The creation of a fifth production line for the basic composite materials Boeing is using in its newest airliners is moving swiftly toward completion in Frederickson.
The 100,000-square-foot addition to Toray Composites America’s Frederickson production plant is approaching 65 percent complete, said contractor Merit Construction Northwest. Toray makes composite “pre-preg,” a tape made of carbon fibers impregnated with epoxy and a catalyst, which Boeing uses to construct much of the structure of its newest planes, the 787 Dreamliner and the 777X twin jet.
Composites are replacing aluminum in much of aircraft construction because the material is light weight and doesn’t corrode.
That tape is applied to a mandrel in the shape of the finished part and baked in an autoclave, a giant oven, until it forms a single, strong, lightweight part.
The Toray plant is adjacent to Boeing’s Frederickson fabrication plant where the company builds, among other parts, the composite tails for its 777 aircraft.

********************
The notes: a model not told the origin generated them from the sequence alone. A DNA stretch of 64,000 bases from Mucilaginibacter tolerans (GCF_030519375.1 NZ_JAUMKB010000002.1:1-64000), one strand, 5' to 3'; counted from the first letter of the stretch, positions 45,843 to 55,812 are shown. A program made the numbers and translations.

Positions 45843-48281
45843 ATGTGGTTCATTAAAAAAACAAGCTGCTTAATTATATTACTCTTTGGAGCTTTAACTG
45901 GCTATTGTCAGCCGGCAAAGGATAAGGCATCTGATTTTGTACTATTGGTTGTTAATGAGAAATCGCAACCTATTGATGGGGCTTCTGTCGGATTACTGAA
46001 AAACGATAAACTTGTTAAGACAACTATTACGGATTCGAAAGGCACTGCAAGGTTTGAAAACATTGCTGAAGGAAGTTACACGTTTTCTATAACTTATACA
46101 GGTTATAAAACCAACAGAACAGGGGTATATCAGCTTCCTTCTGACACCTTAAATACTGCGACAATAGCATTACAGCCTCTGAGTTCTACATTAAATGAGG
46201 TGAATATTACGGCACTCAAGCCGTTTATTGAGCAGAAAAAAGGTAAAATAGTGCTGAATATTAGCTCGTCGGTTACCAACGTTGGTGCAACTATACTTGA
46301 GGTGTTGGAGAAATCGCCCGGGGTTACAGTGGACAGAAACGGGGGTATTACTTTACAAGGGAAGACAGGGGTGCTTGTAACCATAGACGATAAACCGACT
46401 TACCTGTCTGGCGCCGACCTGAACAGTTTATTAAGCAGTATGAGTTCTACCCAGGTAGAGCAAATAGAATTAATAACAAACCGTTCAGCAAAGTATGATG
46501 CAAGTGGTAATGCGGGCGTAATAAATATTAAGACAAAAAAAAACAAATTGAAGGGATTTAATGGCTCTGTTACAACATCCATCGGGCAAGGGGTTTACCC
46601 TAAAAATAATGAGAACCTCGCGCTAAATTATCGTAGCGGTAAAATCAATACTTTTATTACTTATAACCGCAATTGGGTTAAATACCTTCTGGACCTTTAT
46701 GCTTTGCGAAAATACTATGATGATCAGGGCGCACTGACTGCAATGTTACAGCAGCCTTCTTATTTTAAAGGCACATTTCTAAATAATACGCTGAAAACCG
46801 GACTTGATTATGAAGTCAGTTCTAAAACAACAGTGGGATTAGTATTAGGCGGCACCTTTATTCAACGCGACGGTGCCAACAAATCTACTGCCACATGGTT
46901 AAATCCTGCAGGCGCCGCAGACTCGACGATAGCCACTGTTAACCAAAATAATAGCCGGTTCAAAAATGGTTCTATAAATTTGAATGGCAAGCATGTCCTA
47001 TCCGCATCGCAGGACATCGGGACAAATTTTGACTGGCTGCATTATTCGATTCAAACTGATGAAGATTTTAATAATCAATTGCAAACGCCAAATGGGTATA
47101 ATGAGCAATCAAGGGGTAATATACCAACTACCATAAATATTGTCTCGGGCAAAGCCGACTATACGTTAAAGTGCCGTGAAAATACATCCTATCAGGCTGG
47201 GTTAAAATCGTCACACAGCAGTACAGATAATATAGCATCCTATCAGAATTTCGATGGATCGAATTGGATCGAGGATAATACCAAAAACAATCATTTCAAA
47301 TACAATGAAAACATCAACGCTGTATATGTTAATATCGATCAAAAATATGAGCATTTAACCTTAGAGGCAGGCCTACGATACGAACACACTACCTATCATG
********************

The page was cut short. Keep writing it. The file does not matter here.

Boeing expanded the use of composites in its 787 which has much of its fuselage formed of composites as well as its wings and tail.
The upcoming 777X also will have composite wings which will be built in a new plant Boeing is building at its Everett wide-body aircraft site. Toray is the major supplier for Boeing composite aircraft.
Building construction at the Frederickson site is due to be complete by the third week of July, said Merit. The new structure will house the plant’s fifth production line. The existing Toray plant has some 350,000 of space.
The opening of that fifth production line late this year will require Toray to hire about 100 new workers, the company said. That hiring will raise the workforce at the Japanese company’s Pierce County plant to about 600 workers.
The plant’s parking lot is also being expanded to handle the additional vehicles used by the new workers, said Tom Motland, project development manager for Merit.